A&E

Steve Martin is one wild and crazy bluegrass musician

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Steve Martin yuks it up at the Mirage.
Photo: Justin M. Bowen

Steve Martin is a really good banjo player. He’s not “really good for a comedian” or “really good for a celebrity”; he’s really good, period. And he’s an even better songwriter.

“Last year, I walked away with the Grammy for Best Bluegrass Album,” Martin says. “And later on, I found out that I won it.”

That joke came from Martin’s Saturday night performance at the Mirage. The event was billed as “An Evening of Music and Comedy” with Steve Martin and the Steep Canyon Rangers. So the question on everyone’s mind was: How much comedy will there be?

Steve Martin and the Steep Canyon Rangers

The answer: quite a bit. But the music got the bigger reception. Don’t get me wrong, the jokes were hilarious and well received, but the music was spectacularly joyous. Martin alternated between songs and comedy monologues, so if you’d seen the show without knowing who he was, you’d have walked away thinking, “If the music thing doesn’t work out for these guys, that banjoist might have a future in stand-up.”

Humor highlights included, “Last time I played Las Vegas was 32 years ago, so there are a lot of familiar faces in the crowd,” and “A lot of people say to me: ‘Why music? Why now?’ And I say, ‘Come on guys, you’re my band.’” Music highlights included “Rare Bird Alert” (the title track from Martin’s new album), “Daddy Played the Banjo” (from the old album, featuring Steep Canyon lead singer Woody Platt), and “Orange Blossom Special” (featuring Steep Canyon fiddle player Nicky Sanders, who, under any other circumstance, would have stolen the show).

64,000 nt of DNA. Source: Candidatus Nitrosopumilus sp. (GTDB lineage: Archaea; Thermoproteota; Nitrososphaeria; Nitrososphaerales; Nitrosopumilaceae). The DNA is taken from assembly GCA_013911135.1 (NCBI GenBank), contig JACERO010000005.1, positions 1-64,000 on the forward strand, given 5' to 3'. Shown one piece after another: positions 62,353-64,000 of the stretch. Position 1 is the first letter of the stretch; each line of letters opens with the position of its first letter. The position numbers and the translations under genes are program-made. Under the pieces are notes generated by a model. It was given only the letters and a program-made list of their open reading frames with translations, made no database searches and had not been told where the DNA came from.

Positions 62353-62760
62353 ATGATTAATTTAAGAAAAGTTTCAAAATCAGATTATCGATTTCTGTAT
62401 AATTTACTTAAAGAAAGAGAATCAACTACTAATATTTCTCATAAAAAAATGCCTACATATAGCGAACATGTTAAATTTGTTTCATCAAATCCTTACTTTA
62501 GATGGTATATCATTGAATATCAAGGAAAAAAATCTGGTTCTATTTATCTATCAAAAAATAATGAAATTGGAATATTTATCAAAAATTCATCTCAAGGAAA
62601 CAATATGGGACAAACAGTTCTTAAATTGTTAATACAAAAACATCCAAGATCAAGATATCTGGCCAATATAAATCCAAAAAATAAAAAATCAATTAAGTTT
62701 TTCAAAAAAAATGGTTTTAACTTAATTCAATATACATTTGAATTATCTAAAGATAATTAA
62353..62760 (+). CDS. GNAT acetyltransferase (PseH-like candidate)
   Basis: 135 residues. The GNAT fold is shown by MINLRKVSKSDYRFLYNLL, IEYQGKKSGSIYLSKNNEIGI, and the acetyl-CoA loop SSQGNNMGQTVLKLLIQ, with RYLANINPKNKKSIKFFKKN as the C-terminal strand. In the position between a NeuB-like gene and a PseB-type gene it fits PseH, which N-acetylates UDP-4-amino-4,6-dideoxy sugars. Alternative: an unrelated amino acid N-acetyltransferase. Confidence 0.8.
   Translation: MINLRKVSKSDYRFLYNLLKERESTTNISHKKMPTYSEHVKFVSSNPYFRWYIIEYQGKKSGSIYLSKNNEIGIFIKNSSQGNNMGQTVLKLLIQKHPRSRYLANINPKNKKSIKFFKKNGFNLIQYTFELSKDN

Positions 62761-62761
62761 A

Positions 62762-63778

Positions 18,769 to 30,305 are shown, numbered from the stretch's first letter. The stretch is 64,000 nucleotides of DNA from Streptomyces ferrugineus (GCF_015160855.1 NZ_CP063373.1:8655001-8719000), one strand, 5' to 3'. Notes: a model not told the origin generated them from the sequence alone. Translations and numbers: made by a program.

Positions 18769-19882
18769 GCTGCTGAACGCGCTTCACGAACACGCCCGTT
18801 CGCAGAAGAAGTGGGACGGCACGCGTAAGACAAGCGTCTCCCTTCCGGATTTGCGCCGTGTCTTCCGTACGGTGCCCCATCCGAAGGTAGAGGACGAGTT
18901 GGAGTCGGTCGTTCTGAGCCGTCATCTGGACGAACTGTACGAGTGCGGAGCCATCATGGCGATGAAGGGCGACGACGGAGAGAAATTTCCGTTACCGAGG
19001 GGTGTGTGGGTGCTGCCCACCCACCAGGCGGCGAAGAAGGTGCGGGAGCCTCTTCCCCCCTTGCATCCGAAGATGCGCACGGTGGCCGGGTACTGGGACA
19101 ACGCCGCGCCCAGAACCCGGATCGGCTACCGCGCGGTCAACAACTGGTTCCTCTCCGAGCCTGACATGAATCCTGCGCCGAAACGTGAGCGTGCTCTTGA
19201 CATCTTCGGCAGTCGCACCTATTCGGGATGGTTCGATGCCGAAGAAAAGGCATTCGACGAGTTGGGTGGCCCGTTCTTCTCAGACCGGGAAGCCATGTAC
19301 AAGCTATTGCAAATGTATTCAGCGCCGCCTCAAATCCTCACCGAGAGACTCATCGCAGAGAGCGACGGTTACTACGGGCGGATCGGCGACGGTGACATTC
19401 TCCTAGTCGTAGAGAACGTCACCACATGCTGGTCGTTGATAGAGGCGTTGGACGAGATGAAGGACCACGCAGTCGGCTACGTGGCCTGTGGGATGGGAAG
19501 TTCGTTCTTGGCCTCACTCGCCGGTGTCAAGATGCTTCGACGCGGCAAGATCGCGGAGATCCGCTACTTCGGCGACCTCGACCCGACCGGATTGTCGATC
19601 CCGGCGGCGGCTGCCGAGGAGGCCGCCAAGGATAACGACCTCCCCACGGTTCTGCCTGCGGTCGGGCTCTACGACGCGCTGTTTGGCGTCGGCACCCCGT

Martin ended the night with “King Tut” and the joke, “I hope you’ve enjoyed listening to us as much as I’ve enjoyed finger-syncing to the CD playing backstage.”

Half an hour after the show, Martin went to the poker room ... and sat down at the 3/6 limit game in which I was playing. “Usually I play the $5,000/$10,000 game,” he joked.

I told him I don’t usually listen to bluegrass music but I loved his show. He asked if it was at all tough to sit through a two-hour performance of a musical genre with which I’m unfamiliar, but before I could answer, the poker room supervisor came over to our table and told him that his 1/2 no-limit seat was ready.

He’d played only two hands before he left, and he won one of them. Is there anything the guy doesn’t do well?

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